Tiffany Comes Home
Living with Ragdolls
Then There Were 2
Our First Litter
In My Experience...
Belle Comes Of Age
In My Experience...
As I write this, we have been involved in breeding Ragdolls for nearly three years and our journey so far has been an amazing experience, but sadly not one without heartache. It is often suggested by those who do not know, or understand, that cat breeders are motivated by money and care little or nothing for their cats or the breed they are involved in. “After all,” as we were recently told, “you do not have to do anything, except watch your cats push the kittens out”. I can assure all, who take the time to read this, it is a total myth that breeding provides a lavish income and brings easy money to breeders. For the caring, reputable breeder, it is a wonderful hobby, but one that requires great personal dedication, hard work and financial commitment. Never have we or will we consider VelvetSky Ragdolls as a business, it is a very important part of our lives but is purely a hobby and does not provide us with any form of income.
Through the next chapter
in our Cat Story I hope to share with you the good and bad times we have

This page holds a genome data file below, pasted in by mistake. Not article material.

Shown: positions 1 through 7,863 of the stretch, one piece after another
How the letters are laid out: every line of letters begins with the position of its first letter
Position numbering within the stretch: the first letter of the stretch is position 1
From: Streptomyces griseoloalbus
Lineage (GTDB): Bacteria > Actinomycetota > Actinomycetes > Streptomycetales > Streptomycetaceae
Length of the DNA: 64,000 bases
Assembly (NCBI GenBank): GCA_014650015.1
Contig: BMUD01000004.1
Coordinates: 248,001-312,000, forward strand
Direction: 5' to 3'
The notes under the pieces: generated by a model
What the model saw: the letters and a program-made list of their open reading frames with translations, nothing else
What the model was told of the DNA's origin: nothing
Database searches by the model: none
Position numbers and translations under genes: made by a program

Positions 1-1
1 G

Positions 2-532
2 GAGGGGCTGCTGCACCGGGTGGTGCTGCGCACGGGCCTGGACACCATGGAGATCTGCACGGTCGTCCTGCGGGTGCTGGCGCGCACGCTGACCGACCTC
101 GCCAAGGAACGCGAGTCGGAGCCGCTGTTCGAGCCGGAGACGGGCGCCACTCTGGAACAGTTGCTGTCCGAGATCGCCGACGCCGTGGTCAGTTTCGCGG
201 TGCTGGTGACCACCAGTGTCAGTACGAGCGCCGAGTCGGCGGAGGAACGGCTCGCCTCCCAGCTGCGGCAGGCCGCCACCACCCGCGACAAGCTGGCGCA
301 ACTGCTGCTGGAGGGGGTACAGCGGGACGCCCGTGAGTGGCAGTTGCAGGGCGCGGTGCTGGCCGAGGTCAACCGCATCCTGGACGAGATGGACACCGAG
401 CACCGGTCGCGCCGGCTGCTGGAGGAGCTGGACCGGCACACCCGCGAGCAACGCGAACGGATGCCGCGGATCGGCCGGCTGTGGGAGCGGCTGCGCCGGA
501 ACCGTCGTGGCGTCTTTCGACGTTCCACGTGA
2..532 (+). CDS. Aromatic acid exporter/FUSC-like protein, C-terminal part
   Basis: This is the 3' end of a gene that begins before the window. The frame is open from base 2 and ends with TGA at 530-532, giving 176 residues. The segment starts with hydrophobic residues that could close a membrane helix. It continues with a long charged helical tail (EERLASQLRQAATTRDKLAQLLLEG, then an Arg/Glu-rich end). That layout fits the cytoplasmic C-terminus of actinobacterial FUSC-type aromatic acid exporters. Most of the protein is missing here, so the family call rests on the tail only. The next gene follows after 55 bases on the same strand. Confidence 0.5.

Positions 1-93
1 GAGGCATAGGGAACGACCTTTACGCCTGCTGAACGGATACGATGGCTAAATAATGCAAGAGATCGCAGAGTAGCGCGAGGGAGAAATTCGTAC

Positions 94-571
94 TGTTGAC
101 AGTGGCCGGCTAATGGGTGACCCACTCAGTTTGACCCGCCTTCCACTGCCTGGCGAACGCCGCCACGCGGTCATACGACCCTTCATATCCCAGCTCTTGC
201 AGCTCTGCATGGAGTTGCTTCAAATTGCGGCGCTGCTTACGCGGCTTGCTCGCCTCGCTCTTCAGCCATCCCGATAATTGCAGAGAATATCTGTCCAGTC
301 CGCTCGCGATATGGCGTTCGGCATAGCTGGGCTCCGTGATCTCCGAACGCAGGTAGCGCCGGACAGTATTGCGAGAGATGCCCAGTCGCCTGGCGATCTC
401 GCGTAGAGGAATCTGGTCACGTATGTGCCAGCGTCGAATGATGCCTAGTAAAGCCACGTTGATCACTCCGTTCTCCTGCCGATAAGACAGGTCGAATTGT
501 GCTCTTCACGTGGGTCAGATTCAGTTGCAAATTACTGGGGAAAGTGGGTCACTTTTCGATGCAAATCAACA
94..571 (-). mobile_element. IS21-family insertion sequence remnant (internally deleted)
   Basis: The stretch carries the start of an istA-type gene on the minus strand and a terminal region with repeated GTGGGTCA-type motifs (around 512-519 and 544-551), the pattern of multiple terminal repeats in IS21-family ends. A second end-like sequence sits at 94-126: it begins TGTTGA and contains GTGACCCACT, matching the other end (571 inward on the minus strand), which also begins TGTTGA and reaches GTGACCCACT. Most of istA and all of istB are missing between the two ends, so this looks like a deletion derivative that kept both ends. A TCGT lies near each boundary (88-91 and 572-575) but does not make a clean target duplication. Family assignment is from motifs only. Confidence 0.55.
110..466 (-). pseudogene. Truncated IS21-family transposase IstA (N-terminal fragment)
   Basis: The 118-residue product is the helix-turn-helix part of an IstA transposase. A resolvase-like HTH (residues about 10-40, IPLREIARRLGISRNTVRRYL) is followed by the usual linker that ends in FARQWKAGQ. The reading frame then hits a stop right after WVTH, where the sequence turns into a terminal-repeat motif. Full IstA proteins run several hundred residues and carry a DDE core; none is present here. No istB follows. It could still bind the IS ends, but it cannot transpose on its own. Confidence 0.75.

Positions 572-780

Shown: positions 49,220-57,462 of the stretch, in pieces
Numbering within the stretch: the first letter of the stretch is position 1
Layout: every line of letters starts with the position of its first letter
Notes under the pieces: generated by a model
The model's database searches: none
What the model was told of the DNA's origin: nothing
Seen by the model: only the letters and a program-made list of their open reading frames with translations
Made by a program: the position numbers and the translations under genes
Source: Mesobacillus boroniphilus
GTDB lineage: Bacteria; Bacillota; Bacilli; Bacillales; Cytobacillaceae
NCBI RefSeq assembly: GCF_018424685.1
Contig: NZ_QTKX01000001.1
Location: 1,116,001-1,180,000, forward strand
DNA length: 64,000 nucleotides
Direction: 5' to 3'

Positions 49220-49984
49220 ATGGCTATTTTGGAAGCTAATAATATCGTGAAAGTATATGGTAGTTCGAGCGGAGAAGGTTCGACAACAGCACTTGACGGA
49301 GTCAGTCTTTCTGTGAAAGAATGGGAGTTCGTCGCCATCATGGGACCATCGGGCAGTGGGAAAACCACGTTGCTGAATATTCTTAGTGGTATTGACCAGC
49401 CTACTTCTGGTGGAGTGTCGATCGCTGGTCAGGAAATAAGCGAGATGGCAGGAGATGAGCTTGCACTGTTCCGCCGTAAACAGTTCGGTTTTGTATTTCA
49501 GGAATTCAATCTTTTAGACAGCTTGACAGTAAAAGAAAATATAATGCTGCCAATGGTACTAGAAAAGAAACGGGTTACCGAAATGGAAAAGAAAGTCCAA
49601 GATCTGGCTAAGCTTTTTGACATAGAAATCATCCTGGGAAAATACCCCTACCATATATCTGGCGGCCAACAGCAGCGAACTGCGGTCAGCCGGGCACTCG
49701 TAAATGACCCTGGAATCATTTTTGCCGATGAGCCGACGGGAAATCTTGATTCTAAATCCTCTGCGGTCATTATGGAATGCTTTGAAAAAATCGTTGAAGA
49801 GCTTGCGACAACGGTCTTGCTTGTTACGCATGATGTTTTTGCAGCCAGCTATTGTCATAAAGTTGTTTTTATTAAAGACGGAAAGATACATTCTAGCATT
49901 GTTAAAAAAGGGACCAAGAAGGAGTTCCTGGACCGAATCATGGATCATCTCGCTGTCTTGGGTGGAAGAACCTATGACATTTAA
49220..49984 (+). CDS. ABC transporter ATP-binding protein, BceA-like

encountered so far and show that being a cat breeder, far from being a
quick source of income, is very costly, not just financially, but emotionally
too. This part of our story begins with the famous last words our
vet and friend, Chris, said to us....
The mating was successful and we waited with great anticipation for the arrival of Chloe’s second litter of kittens. The very early signs of labour started on Sunday 27th April, when Chloe became restless and wanted to be with us all the time. She is a very vocal little Ragdoll and spent the day going to her birthing box, scratching up the bedding, while telling us all about it in a series of chirrups and purrs. By the end of the day, there was no sign of the tell tale straining which signals that a kitten will shortly arrive and we were up with her throughout the night, observing her closely and giving her plenty of reassurance.
The following morning, 28th April 2003, at about 9am, Chloe went to her kittening box and we could see she was having strong contractions, so we watched her carefully and waited for the safe arrival of the second litter of VelvetSky babies. At this time anticipation and excitement is mixed with worry and nervousness that everything will go well. All our Ragdolls are first and foremost our pets, much loved members of our family, so we care for each of them greatly and while Chloe was pregnant and having kittens our primary concern was always for her well being. After about 45 minutes of pushing, a little tail appeared.
The kitten was in a breech position, but there was no sign of a foot, so we could not help ease the baby out safely. We observed Chloe very closely, reassuring her, while trying to stay completely calm. We hoped that she would be able give birth to the kitten without intervention from our vet, but after several more minutes of straining, she had made no further progress and we were becoming extremely concerned for Chloe and the welfare of her kittens.